Medco crowed that its generic mail-order prescription volume hit nearly $18 million in the first quarter, a greater than 9% jump in volume. A pharmacy benefit manager's mail-order pharmacy "represents a valuable profit center," says Rosier, because it is the least transparent delivery system. And "as more PBMs fill prescriptions at mail order for "blockbuster" generics such as Lipitor, Plavix, and Singulair, their profitability is enhanced." Other consultants have estimated that prescriptions sent through the mail may account for up to half of a PBM's total profits per prescription, and that providing the drugs their own mail-order pharmacies can be more lucrative than actually administering the pharmacy benefits plans.

Of course, PBMs may face their own pressures in the coming years as consolidation among generic manufacturers reduces price competition and elevates the PBM's own wholesale drug costs. The HHS survey data could pierce their black box pricing models, and health plan managers are already forcing PBMs to scramble to compete based on new metrics designed to bring total health care costs down instead of focusing myopically on per-unit drug spend as the holy grail. Steering patients toward healthier choices and keeping them from forgetting to take their medications may cost a little more in the present, but it will reap much greater savings in the future in terms of curtailing preventable illnesses and hospital stays.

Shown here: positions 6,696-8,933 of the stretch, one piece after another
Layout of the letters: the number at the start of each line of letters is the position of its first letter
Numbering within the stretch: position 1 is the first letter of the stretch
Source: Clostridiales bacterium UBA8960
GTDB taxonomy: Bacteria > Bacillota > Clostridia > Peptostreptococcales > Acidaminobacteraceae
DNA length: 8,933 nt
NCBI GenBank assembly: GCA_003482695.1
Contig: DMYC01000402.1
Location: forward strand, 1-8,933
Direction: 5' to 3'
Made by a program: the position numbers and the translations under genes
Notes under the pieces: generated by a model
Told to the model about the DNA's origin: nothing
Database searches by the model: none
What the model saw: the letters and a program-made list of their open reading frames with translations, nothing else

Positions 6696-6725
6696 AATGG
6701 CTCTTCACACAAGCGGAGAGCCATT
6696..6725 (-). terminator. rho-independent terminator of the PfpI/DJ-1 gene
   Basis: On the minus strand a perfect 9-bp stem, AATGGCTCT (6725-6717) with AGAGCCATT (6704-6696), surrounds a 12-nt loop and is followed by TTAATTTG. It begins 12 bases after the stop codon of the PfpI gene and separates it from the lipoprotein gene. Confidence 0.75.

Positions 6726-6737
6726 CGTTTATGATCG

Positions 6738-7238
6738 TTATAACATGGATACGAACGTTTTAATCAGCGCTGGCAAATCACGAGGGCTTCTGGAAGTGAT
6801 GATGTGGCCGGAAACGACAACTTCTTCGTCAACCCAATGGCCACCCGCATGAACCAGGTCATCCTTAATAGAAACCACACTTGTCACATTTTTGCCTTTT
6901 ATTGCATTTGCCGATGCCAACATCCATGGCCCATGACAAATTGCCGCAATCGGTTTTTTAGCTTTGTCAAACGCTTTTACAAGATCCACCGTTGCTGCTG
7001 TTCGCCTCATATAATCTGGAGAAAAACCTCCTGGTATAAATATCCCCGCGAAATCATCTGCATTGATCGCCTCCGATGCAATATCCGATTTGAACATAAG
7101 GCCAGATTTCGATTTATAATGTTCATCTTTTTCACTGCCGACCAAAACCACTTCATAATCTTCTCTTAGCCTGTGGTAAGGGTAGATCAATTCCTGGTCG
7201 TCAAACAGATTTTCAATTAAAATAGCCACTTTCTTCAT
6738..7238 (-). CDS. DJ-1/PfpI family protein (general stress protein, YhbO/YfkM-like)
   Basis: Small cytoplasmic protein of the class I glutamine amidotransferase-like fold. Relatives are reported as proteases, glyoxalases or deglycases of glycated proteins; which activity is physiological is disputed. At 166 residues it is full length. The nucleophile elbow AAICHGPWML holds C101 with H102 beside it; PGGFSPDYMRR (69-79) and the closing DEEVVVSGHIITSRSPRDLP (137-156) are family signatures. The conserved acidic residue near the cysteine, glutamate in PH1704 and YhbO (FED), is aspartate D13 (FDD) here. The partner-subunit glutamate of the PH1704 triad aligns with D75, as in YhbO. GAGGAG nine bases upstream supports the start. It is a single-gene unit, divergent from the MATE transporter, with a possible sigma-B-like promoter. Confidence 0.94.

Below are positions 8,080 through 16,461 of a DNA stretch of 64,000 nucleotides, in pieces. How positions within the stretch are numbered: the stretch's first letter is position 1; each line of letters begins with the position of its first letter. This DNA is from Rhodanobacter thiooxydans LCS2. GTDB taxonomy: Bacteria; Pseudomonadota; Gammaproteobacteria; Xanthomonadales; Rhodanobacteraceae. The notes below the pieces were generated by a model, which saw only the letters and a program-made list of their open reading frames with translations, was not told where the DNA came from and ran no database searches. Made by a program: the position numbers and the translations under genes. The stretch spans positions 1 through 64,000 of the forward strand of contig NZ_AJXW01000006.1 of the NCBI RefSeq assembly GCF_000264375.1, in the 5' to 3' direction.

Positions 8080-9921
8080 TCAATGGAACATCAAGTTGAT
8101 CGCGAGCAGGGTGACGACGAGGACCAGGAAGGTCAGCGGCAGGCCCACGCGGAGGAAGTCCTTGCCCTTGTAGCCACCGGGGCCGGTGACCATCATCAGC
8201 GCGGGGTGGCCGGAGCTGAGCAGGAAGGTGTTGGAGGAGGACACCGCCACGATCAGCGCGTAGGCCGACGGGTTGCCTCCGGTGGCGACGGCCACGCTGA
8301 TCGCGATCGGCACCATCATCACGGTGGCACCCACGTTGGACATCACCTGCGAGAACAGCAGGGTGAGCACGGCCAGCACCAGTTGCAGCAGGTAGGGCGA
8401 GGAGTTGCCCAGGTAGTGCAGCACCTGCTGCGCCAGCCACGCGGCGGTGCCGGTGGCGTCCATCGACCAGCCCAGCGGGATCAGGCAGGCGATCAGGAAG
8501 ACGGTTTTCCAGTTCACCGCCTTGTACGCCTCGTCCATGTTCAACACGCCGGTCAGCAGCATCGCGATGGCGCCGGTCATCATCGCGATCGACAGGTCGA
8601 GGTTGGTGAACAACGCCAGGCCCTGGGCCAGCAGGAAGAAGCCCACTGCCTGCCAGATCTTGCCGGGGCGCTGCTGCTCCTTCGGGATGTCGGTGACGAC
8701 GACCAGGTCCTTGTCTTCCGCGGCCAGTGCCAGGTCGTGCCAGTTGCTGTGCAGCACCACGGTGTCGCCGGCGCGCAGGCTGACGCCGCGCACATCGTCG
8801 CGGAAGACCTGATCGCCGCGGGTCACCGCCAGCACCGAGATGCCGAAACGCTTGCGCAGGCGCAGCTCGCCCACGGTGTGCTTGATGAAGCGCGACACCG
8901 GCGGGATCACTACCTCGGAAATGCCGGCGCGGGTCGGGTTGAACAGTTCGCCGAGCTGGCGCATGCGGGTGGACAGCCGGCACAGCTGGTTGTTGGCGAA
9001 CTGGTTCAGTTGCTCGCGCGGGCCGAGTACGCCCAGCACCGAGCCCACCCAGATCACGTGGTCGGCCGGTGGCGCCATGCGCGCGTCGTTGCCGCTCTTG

Even if PBMs end up making bank on the latest move to generics, that doesn't mean the consumer is left out in the cold. Thanks to greater generic usage, the average patient copayment was $10.73 in 2010, down another 20 cents from 2009. Don't cry. That's at least enough for a stick of sugar-free gum. To top of page